• distance to school
• time taken to travel to school
• issues of concern
• hobbies
• interests
• attitudes to maths
• physical measurements, for example, heights.

See CensusAtSchool for ideas on questions that could be asked and how the data could be collected.

Options for gathering data include:

• Designing a questionnaire for collecting qualitative data, for example, Survey Monkey. The teacher can help by providing examples and maybe putting questions into the survey generator and downloading data into Excel to analyse. This could lead to exploration about survey question design to ensure data is valid.
• Using tools for quantitative data, for example, a ruler for measuring height; a watch for timing how long to travel to school.

Data
Collecting the data could be done individually or in groups.

What do we do with the data we have gathered? Does the data need cleaning?

Analysis
Investigate appropriate methods for data display including two-way tables, dot plots, and scatter plots.

Conclusion
What stories does our data tell us?

Questions to explore could include:

• Are we typical of our year level?
• Are we typical of other students in the country?
• What is the probability that a student in year 11 in this school is Pasifika and studies both maths and art?

### Where to from here?

Identify issue of interest and investigate, for example:

• Water shortage - Activity: Water woes
• Raising the age for a driving licence
• Carbon tax
• Recycling (see links to Education for Sustainability and Enviroschools)
• Tax on cigarettes
• Raising GST
• Renewable resources
• Drinking age

Identify student background, cultural identity, and interests. Locate and use resources based on information collected; for example, Pasifika resources by Robin Averill from NZAMT online.

• Social studies
• Physical education

## Planned assessment

Self and/or peer assessment of key competencies:

This teaching and learning activity could lead towards assessment in the following achievement standards, depending on the actual achievement objectives focused on:

Or as evidence towards the three numeracy unit standards: measurement and statistics.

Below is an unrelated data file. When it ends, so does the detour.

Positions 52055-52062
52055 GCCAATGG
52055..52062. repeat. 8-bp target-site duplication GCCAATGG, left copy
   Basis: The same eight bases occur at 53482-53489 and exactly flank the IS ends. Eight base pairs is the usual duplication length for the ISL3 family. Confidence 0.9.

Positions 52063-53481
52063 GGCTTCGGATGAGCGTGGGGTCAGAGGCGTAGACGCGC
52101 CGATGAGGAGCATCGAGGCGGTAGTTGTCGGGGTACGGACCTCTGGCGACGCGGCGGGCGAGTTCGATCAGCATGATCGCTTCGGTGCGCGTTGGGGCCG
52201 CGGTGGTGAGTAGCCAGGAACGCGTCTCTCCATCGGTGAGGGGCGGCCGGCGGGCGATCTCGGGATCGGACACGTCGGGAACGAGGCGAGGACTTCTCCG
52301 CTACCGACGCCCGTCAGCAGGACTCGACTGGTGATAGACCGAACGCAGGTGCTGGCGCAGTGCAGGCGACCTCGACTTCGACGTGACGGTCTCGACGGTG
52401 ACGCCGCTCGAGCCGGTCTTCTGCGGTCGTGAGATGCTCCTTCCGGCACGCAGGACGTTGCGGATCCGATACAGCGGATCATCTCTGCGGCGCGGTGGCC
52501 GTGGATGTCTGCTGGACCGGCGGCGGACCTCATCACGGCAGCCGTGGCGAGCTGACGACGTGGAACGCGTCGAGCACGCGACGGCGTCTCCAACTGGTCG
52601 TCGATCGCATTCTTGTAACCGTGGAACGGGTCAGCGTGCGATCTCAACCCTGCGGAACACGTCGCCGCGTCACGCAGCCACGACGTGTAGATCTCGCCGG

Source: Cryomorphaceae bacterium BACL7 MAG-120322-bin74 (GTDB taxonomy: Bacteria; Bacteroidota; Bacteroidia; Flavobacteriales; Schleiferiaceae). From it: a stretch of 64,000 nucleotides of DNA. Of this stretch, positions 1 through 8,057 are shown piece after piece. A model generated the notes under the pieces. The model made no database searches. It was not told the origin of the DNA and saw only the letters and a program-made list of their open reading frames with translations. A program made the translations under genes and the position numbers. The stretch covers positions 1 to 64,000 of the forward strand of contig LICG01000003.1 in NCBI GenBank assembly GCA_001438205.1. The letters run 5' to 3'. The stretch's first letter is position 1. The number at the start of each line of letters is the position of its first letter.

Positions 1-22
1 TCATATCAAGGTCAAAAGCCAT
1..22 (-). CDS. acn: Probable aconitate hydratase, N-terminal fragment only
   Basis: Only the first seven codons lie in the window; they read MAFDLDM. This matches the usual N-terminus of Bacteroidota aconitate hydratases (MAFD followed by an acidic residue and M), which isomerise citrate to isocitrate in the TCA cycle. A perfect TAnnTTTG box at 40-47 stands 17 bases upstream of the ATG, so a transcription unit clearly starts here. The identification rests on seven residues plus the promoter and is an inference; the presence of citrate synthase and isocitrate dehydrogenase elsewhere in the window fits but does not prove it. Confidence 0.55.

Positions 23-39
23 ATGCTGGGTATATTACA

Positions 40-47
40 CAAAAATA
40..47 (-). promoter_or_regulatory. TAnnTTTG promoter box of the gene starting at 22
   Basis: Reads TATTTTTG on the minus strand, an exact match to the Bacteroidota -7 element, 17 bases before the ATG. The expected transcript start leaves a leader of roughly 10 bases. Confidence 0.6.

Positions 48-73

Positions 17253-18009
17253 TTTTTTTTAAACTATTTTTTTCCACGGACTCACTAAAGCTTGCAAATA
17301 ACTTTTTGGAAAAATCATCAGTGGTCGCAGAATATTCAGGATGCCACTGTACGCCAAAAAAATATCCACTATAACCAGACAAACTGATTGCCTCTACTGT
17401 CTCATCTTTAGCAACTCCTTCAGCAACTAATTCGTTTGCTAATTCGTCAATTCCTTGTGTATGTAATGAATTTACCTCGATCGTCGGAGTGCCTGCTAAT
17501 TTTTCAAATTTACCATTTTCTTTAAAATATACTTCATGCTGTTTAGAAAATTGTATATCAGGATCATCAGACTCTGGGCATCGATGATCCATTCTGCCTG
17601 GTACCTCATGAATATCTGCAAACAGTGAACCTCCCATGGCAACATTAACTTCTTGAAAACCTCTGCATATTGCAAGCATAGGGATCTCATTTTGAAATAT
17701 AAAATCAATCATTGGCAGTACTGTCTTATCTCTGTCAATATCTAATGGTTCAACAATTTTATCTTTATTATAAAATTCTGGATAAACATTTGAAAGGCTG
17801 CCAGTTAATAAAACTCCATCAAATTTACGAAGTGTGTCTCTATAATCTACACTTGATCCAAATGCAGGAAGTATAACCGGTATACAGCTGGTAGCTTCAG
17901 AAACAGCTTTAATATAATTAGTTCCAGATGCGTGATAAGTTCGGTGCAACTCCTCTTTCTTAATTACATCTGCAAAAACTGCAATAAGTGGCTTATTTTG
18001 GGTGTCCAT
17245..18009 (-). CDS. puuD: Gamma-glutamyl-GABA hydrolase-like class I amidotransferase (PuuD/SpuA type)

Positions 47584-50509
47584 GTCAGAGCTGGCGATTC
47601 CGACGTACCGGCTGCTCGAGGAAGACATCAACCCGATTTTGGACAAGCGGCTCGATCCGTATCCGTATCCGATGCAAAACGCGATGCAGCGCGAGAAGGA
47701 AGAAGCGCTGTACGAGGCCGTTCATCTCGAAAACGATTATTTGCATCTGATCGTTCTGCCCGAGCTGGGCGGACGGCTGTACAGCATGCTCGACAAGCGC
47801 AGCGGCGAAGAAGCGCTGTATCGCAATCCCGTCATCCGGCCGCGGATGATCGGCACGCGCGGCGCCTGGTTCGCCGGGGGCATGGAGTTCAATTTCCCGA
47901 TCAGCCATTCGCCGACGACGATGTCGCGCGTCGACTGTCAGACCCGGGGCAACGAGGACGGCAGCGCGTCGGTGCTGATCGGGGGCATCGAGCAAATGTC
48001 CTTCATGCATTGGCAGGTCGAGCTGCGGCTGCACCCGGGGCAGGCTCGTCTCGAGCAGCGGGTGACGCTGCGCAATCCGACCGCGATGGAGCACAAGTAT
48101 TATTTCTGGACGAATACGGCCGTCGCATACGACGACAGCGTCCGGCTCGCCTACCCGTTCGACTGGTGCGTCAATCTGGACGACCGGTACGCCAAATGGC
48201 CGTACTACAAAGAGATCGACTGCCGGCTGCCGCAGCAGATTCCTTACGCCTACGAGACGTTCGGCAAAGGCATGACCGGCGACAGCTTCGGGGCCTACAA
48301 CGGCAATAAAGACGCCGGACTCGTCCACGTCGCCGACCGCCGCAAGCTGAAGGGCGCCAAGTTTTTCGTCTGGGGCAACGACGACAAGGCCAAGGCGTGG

## Spotlight on

### Pedagogy

• Creating a supportive learning environment:
• Respecting and valuing the mathematics and cultures that students bring to the classroom.
• Facilitating shared learning:
• Shaping mathematical and statistical language.
• Making connections to prior learning and experience:
• Checking prior knowledge using a variety of diagnostic strategies.
• Providing real-life problems in which the context is relevant to students.

### Key competencies

• Relating to others:
• Students compare data about themselves with others.
• Participating and contributing
• Students work cooperatively as effective members of a group.

### Values

Students will be encouraged to value:

• excellence, by aiming high and by persevering in the face of difficulties
• diversity, as found in our different cultures, languages, and heritages
• community and participation for the common good
• integrity, which involves being honest, responsible, and accountable and acting ethically
• and to respect themselves, others, and human rights.

### Providing for content and language learning

• Know your learners - their language background, language proficiency, experiential background.
• What do you know about their prior knowledge?
• How will you find out this information?
• How will it affect your planning?

'To establish a direction for teaching and learning, teachers need to be able to identify students’ interests, prior knowledge, and cultural backgrounds.'

(ESOL Online)